US President Joe Biden restored ties with the PA upon entering office and has since announced more than half a billion dollars in aid for the Palestinians, which had been halted almost entirely by his predecessor Donald Trump. However, the current administration has not followed in the path of its predecessors by launching an initiative to solve the Israeli-Palestinian conflict. Instead, it has focused on advancing incremental steps largely focused on boosting the Palestinian economy, which Ramallah says are insufficient without the creation of a parallel “political horizon.”
In his meeting with the Palestinian Americans, the PA leader highlighted the legitimacy of the Palestinian cause, saying, “We’re against rockets and we’re against artillery… We’re a peaceful people. We want to attain our right through peace talks, but [the US] doesn’t want [to take this path].”
Abbas later told those present in the room that they had an integral role to play in their national destiny, asserting that Palestinian Americans are the “only hope” for Palestinian statehood to be realized due to their ability to engage with the broader American public.
“America has not found someone telling our side, but I’m relying on all of you to do so,” said Abbas, adding that the US is a “simple” society that only knows “the Zionist narrative that the administration imposed [upon them].”
Therefore, Abbas told those in the room: “You must talk to everyone in order to arrive at your goal… You must not exclude anyone… including the Zionist lobby” — an apparent reference to AIPAC, which was specifically raised in one of the questions posed to Abbas after his remarks.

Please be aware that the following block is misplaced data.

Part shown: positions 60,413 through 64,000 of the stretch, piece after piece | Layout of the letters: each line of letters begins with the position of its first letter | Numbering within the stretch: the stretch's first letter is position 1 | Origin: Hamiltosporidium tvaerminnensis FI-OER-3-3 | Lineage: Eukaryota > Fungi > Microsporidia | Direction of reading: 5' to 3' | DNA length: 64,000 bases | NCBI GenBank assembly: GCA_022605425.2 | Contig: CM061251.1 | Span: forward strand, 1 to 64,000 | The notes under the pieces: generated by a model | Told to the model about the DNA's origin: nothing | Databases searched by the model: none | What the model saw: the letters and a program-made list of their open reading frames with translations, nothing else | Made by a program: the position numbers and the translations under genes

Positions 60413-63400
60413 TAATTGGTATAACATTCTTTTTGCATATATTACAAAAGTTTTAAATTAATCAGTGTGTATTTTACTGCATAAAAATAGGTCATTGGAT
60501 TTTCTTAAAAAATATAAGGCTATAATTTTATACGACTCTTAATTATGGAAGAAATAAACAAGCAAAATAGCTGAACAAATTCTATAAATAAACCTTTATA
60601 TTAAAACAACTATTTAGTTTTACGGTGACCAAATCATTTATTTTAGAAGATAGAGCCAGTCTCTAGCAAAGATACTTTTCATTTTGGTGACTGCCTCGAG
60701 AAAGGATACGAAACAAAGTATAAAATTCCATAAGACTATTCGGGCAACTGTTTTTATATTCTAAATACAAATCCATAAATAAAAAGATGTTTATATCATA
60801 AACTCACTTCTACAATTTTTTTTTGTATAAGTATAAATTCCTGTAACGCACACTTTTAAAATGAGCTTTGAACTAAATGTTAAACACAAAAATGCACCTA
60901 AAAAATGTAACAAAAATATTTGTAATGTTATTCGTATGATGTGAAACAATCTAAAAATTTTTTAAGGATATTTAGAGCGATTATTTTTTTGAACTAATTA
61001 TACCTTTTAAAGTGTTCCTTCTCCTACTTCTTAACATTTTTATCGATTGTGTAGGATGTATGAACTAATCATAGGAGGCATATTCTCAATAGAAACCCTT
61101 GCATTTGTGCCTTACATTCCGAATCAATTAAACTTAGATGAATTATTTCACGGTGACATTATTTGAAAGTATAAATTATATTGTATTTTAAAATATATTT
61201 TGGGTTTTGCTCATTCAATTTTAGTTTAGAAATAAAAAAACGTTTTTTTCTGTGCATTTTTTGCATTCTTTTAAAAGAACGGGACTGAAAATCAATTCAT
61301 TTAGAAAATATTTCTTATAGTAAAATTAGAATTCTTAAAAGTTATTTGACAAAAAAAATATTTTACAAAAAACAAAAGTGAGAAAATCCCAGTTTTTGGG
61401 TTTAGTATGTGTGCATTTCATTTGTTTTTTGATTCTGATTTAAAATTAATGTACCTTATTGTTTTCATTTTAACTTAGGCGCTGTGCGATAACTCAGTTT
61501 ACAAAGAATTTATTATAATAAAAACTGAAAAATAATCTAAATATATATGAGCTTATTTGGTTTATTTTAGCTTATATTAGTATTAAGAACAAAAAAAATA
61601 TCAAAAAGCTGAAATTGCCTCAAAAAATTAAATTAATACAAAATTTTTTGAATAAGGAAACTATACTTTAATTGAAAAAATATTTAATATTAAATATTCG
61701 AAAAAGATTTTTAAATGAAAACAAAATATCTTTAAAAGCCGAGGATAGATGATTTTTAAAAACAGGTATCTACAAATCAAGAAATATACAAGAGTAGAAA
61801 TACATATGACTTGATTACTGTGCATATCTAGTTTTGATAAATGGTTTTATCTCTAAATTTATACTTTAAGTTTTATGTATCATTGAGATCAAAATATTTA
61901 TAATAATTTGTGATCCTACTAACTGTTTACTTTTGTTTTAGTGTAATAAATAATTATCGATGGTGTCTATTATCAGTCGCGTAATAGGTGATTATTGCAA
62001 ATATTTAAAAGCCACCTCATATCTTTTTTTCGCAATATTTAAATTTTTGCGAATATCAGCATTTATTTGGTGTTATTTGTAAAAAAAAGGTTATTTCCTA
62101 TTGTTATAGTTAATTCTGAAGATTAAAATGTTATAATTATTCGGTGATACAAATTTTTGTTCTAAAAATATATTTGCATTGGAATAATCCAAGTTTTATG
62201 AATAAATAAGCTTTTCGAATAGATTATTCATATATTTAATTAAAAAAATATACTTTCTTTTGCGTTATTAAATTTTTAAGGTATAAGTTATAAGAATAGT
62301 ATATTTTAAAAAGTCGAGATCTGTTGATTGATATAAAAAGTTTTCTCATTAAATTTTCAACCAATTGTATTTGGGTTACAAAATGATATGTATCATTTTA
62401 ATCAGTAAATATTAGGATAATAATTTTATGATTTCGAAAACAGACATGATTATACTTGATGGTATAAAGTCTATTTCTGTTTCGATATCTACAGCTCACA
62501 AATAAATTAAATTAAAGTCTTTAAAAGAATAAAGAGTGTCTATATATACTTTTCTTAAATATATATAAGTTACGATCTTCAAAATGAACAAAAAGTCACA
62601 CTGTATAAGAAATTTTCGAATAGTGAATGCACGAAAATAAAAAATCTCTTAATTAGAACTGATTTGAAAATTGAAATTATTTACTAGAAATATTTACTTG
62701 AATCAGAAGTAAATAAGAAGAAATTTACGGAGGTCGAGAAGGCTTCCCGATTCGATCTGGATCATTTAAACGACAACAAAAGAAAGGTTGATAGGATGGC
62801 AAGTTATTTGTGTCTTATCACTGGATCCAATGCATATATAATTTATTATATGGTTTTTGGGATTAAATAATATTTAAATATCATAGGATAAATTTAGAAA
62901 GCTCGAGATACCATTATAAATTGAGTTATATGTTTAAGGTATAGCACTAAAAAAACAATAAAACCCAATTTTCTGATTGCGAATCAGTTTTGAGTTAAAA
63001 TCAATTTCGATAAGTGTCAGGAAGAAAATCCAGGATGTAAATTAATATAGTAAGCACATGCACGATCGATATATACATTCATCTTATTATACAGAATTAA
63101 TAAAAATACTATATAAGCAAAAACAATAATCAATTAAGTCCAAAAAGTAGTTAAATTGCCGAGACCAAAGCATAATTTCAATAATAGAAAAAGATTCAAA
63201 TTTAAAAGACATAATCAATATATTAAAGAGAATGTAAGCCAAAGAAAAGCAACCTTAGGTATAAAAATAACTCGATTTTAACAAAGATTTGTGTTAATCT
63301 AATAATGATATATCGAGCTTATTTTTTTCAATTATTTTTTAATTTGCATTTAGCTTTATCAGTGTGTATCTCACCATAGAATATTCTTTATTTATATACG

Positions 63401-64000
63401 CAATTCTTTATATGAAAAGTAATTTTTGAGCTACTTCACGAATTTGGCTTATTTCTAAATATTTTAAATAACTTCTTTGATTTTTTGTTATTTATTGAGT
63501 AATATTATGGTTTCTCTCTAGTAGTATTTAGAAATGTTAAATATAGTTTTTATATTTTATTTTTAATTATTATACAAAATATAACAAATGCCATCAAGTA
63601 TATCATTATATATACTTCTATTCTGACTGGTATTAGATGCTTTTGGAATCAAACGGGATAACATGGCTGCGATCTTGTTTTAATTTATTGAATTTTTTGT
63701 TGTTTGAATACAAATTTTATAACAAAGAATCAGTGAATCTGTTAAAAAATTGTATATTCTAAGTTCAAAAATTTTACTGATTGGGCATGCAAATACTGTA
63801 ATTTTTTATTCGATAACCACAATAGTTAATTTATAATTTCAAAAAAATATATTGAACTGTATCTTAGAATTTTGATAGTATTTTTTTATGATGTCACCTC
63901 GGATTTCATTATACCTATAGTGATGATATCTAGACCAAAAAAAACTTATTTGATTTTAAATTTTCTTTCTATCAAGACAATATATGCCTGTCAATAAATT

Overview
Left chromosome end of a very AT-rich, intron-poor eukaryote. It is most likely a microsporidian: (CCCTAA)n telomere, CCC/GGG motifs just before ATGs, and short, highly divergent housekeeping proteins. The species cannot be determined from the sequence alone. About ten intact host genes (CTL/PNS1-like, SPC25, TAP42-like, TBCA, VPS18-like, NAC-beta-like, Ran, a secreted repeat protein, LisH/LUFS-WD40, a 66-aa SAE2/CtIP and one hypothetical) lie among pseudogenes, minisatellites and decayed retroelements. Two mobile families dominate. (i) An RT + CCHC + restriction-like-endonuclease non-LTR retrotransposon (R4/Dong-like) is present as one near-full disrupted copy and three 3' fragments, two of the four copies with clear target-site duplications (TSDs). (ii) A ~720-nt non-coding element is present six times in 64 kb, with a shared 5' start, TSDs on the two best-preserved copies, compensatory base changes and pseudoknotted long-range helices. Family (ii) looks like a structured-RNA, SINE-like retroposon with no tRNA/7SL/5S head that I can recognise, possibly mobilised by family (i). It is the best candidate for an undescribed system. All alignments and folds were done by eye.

“There are many people who say that the Zionist lobby is the most dangerous,” he continued. “No! We must speak to the Zionist lobby.”
التقيت اليوم مع وفد من الايباك #aipac ، حيث تمت مناقشة العلاقة مع الادارة الامريكية وكذلك الحكومة الاسرائيلية وقضايا إقليمية، وضرورة وجود أفق سياسي يرتكز على الشرعية الدولية ويفضي إلى حل الدولتين. pic.twitter.com/AkcDhhv9he
— حسين الشيخ Hussein Al Sheikh (@HusseinSheikhpl) September 13, 2022
J Street, the dovish Mideast lobby, is “nice” and fair to engage with as well, Abbas said, while emphasizing the importance of also lobbying those who are not as sympathetic to the Palestinian cause. “We are speaking to the entire American community. It never came across our mind that we’d deal with a Democratic administration and then when a Republican administration comes [that we’d spurn them].”
“The truth is, we should talk to Likud first,” Abbas said, demonstrating that the policy also applies to Ramallah’s dealings with Israel, where the right-wing party has long been one of the most dominant.
The PA leader then recalled his own engagements with the “Zionist lobby” that took place during former president Barack Obama’s first term in office.
Then-US special envoy for the Middle East peace process George Mitchell called the PA president repeatedly “begging” him not to meet with the lobby, Abbas said. The PA president said Mitchell referred to the Zionist lobby’s members as “animals” and that Obama “went crazy” when he found out about his plan to meet with AIPAC, warning the PA president that he’d “regret” doing so.
In a statement to The Times of Israel, Mitchell said: “President Abbas’s recollection is incorrect as to me. I don’t know about his conversations with others, but I can state categorically that there never was any such conversation with me. Furthermore, I have never used the language about AIPAC he cites, with him or anyone else.”
Obama’s office declined to respond to requests for comment.
PA officials have repeatedly met with AIPAC delegations, including earlier this month when Abbas’s senior aide Hussein al-Sheikh hosted representatives of the lobby in Ramallah.